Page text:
A Wolf Lake Chorus is a dramatic voice-poem for poet, birds, & saw:
1 poet, 8 birds, & 1 musician bowing a saw.



A podium rigged with a microphone at centre stage.
Two high screens behind.

The poet & the musician walk onto the stage.

The poet goes to the podium.
The musician sits on a chair at the side of the stage.

The musician plays the saw.

        ("Stage Directions")


A Wolf Lake Chorus began as an invitation from Madhur Anand in 2015 to write a poem using only the words contained in one of her academic articles. The article chosen is mentioned in the poem.

Originally called The Overstory, it was performed in Guelph at Silence on Friday May 18, 2018 as part of an evening of performances in support of Wolf Lake. Also presenting were Madhur Anand and Gary Barwin.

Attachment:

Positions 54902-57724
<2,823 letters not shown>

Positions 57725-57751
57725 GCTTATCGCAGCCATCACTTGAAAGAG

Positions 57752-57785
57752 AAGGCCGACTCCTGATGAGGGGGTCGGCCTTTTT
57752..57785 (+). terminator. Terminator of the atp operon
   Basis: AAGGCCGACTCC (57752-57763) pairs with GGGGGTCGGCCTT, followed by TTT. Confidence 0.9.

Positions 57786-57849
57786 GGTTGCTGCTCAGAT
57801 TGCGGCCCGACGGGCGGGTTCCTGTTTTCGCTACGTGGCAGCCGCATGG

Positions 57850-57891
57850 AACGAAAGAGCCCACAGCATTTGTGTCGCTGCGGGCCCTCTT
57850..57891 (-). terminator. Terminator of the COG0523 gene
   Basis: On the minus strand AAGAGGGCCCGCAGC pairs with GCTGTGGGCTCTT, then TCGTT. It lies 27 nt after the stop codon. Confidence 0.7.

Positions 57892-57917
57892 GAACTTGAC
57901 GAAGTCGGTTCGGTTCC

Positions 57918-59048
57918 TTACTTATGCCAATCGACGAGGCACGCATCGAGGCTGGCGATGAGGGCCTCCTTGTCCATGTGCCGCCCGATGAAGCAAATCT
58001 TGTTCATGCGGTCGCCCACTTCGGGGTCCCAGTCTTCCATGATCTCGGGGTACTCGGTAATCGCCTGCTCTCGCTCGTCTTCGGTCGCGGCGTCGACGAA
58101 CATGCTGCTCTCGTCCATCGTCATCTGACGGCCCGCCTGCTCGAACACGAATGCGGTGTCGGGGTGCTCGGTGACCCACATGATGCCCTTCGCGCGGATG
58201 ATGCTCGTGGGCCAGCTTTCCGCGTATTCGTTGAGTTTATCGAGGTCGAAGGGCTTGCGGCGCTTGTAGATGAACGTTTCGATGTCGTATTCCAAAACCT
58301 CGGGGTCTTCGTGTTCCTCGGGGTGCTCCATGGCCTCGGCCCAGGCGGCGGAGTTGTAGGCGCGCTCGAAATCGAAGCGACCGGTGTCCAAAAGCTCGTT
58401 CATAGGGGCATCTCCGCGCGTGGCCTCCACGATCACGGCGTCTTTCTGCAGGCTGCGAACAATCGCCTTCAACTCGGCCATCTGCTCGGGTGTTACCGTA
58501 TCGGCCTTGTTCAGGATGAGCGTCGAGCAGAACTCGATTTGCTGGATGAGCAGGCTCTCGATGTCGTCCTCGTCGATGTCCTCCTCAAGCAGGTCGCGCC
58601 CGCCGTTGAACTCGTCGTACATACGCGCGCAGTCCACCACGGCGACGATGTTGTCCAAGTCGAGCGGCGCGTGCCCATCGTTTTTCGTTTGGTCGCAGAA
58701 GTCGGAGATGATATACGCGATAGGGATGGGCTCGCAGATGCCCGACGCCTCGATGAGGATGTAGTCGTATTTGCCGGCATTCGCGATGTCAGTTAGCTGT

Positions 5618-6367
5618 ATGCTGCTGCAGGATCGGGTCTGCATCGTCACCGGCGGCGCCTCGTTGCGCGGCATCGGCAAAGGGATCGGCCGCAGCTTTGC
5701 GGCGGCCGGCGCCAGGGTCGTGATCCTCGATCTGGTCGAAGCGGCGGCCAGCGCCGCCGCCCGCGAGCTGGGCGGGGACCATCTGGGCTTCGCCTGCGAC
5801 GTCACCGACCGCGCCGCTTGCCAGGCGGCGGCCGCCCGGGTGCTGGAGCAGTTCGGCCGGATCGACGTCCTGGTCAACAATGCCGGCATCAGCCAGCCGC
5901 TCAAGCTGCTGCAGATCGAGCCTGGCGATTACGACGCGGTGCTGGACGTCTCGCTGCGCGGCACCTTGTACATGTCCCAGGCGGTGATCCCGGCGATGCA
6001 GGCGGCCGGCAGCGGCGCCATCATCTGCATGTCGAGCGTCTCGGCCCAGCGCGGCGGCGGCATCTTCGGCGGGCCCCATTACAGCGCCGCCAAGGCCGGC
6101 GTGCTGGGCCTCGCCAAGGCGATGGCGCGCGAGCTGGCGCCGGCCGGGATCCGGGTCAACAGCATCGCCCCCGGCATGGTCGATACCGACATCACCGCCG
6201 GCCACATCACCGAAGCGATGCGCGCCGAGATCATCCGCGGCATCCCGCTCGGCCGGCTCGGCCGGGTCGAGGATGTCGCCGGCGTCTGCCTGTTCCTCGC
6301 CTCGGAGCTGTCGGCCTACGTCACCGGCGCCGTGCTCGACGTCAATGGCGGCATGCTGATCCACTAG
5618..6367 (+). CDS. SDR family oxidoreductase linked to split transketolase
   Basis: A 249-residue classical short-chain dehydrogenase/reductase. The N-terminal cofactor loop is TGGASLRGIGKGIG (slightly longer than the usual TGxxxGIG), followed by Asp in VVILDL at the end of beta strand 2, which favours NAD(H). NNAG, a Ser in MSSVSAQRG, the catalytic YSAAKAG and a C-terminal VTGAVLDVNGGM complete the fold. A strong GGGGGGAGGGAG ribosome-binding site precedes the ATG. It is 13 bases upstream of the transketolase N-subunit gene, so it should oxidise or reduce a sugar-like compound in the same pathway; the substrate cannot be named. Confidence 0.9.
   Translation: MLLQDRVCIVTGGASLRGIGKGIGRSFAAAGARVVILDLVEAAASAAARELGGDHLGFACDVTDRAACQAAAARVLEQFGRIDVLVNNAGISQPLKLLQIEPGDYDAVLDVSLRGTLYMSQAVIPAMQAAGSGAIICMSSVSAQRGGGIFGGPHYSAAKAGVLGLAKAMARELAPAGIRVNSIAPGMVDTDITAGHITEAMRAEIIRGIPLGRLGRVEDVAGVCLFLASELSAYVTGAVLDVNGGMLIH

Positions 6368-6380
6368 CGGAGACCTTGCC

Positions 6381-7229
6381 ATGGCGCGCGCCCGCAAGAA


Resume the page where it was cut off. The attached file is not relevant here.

The cast included David Lee on bass and Georgia Urban on musical saw, plus 8 volunteers who were the birds. I am grateful to everyone involved, especially the birds for their overlapping voices.

A video of the evening, with A Wolf Lake Chorus as the final act, may be viewed at:

published in Ottawa by above/ground press
November 2021
a/g subscribers receive a complimentary copy

Phil Hall's
most recent books are The Ogre (Trainwreck, 2021), Toward a Blacker Ardour (Beautiful Outlaw, 2021), and Niagara & Government (Pedlar, 2020).

This is Phil Hall’s fourth above/ground press chapbook, after Verulam (2009) and the collaborative Shikibu Shuffle (with Andrew Burke; 2012) and Alternative Girders (with Stuart Kinmond; 2018).

To order, send cheques (add $1 for postage; in US, add $2; outside North America, add $5) to: rob mclennan, 2423 Alta Vista Drive, Ottawa ON K1H 7M9. E-transfer or PayPal at rob_mclennan (at) or the PayPal button at